How To Install Bicycle Bottle Cages | Road Bike Basics

How To Install Bicycle Bottle Cages | Road Bike Basics


(screeching treble) – If you have recently purchased,
or acquired a new bike, one of the first upgrades that
you might consider making, is to fit a bottle cage, because then you’ll be able to
ride that little bit further, in that little bit more comfort, because you won’t be dehydrated. In this video, we’re going to show you some
step-by-step guides to follow, and make it really easy to do so. (relaxing hip hop) To fit a new bottle cage to your bike you’re only going to need a few things. First off of course, a bottle cage, but then you’ll need either a three, four, or five-millimeter Allen key. As this is what’s going to actually turn the bolts there in your frame. The bolts, generally
speaking, are universal. Meaning that any bolts, from any bike, will fit any other bike, and generally speaking, the bottle cages will come
with those bolts as well. These in our case, are gold. But if it didn’t come
with any bottle cages, they’re probably already on your bike, and then finally, a little bit of grease, which I have down here,
and a cleaning cloth. Just to make sure that the
thread and everything else, is nice and clean before you
apply your new bottle cage. Actually using proper Allen keys is a lot easier than using a multi-tool when it comes to attaching
a new bottle cage. That’s because a multi-tool
can be quite bulky, being as actually quite
hard to turn inside of the bottle cage. First thing you need to do is work out what size bolts you currently have inside of your bike. I happen to know that as a 5 mil. So I’m simply going to
start unscrewing these with my 5 mil Allen key in
an anti-clockwise direction. I’m going to be careful
not to lose the washer as that’s important to go
outside of the plastic, which is what the bottle
cages are often made of. After you’ve removed the
bolts from your frame, I recommend picking up
your cleaning cloth, making sure that if it is a new bike, there are no little bits of paint that have worked their
way into the threads, or no other bits of dust or any other contaminants. You
want to make sure your threads are always nice and clean. Once you’ve done that, and you’ve rubbed the bolts, the threads on your bolts, it’s now a good time to
apply a little dab of grease on to each bolt. Once you’ve done all of that, you’re then going to want
to remove your bottle cage from whatever packaging it hase come on. Often, it’s mounted onto
a piece of cardboard with a couple of bolts and some nuts on the back. Try not to lose those because you might want them in the future. When it comes to mounting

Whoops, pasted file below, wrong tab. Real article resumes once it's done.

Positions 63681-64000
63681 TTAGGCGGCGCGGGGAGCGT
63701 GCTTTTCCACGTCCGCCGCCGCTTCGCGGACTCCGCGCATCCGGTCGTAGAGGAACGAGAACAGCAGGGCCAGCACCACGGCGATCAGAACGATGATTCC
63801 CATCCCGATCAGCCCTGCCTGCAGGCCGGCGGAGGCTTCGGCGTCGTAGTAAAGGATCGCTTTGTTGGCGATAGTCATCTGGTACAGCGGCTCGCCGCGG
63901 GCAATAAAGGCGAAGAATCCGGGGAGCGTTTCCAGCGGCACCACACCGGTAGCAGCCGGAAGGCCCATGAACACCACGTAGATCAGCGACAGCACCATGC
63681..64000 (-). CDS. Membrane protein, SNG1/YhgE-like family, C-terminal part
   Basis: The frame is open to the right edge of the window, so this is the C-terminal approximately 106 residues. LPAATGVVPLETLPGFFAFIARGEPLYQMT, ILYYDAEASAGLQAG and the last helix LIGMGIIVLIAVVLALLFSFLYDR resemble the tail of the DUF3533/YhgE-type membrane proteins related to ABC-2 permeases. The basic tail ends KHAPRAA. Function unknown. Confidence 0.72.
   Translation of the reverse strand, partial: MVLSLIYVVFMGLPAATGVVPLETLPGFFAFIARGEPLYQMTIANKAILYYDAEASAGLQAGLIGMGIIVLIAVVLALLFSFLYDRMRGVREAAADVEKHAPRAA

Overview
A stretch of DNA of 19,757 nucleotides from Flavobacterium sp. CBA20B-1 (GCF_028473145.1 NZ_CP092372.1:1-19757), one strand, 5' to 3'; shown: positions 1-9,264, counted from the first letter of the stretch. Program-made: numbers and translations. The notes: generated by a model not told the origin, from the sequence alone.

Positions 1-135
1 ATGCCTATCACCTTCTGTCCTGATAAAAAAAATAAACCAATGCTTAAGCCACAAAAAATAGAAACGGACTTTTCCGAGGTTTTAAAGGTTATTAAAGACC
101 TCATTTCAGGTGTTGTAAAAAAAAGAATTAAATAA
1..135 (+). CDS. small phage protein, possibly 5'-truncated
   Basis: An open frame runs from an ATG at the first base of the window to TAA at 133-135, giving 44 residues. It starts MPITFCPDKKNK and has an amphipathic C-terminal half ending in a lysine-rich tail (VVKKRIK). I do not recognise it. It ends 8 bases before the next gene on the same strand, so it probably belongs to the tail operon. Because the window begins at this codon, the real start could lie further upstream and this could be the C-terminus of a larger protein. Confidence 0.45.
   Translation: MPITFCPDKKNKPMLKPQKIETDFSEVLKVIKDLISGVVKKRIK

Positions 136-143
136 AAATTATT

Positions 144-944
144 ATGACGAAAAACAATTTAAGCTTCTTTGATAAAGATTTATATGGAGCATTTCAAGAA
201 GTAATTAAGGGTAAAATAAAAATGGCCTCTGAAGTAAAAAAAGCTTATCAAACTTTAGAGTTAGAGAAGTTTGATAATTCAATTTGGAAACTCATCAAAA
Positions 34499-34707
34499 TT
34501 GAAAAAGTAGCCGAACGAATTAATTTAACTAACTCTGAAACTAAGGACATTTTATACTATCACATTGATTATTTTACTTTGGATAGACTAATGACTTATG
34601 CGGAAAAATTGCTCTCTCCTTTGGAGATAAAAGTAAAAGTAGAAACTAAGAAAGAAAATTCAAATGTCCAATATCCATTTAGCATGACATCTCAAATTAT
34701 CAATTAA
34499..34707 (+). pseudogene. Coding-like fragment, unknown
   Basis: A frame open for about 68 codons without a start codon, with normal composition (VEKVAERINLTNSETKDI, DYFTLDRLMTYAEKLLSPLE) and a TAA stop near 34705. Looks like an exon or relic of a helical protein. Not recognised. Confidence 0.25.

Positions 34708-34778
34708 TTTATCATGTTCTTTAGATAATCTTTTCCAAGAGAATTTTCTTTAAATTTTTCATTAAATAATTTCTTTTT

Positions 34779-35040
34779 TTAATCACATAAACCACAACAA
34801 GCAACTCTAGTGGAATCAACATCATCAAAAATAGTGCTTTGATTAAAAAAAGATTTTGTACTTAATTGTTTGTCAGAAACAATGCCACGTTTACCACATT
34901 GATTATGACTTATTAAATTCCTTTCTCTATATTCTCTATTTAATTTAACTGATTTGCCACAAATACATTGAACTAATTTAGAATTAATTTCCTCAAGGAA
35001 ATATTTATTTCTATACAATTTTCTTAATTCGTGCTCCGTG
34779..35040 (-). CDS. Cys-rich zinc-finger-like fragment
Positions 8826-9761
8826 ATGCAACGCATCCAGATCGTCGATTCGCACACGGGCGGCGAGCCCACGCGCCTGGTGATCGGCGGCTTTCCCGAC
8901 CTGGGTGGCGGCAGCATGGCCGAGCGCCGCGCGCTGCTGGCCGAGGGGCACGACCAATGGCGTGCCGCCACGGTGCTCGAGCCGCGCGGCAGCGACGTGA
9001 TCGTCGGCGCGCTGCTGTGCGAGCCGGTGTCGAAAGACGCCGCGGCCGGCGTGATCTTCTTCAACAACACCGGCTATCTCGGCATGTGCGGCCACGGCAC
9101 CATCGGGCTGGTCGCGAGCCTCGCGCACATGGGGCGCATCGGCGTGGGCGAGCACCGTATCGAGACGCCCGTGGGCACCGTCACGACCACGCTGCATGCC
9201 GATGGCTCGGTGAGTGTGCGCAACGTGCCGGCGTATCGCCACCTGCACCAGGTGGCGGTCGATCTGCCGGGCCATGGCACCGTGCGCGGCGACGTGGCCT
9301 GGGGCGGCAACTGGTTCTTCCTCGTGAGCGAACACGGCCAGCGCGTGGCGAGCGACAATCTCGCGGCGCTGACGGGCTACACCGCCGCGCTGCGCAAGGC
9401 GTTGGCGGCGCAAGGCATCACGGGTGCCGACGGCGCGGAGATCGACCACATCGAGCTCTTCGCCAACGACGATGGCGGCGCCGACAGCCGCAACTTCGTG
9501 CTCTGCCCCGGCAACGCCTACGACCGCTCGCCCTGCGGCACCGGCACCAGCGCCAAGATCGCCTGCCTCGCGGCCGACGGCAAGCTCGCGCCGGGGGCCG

your new bottle cage, make sure you get the correct orientation. The most intelligent person I know, who was my coach for many years, once fitted an aero-bottle
cage upside down, purely because he thought it was more aesthetically pleasing. When he turned up at the
training camp with it like that, we of course all laughed
him out of the room. And he’s never been
forgiven for it either. So make sure you get your bottle cage the correct way up. When it comes to attaching
your new bottle cage to your bike, make sure
that that little washer is on the external side of the nut. As this is what’s going to help clamp down on your bottle cage against the frame. I’d always recommend putting the bolt into the bottle cage first, and then attaching your Allen key just like that to the top bolt. And then simply and
gently, find the threads. At this point you’ll
want to be really careful not to turn the thread
with too much force, because if it’s not aligned correctly you will very easily strip it, as there is a lot of leverage
even on this small Allen key. When it comes to making
the final timing movement, you actually don’t need to
tighten your bottle cage too much, if you do have
a torque wrench at home, around 2 millimeters
is generally speaking, more than enough. There’s not a lot of
pressure on a bottle cage, so you just want to make
sure it’s not rattling and there’s no chance of
the bolt working loose. And that’s bottle cage number one, I feel that this bike
is made for adventure and it could probably
do with a second one. When it comes to fitting
your second bottle cage, you’ll notice that things
get a little bit more fiddly. And that’s because in this
small part of the triangle of the frame, there isn’t
actually that much space. And in fact, my large Allen key struggles to make a complete
turn without graving the other bottle cage. So, finger tighten this. It’s always a lot easier to undo things with your
fingers at this point. The same principles
apply when we’re fitting the second bottle cage as the first one. First, put the bolt into the bottle cage, with the washer on the external side so that it clamps down against the frame, and then introduce it to the bike and locate it with your fingers. Start turning the threads until you feel that it’s caught, again this should be nice and smooth and all the threads should’ve been checked to make sure they’re clean. Do the same with the bottom one. Now this does get a
little bit trickier here because as I mentioned before, there’s a lot less space
when it comes to fitting the second bottle cage. But with a little bit of patience, it’s not going to take you that much time. Again, depending on the size of your bolt, you may find it easy enough
to finger tighten this all the way until the
threads are right at the end, and then simply nick it
up to about 2 millimeters with the Allen key at the end. And there you have it, you should now be able to carry up to a liter and a half of water, with two 750 mil bottles on your bike. If you’ve recently
picked up your first bike and fitted some bottle cages, let us know down in the comments below. For more tuitional videos
from beginner to advanced, click just down there right now.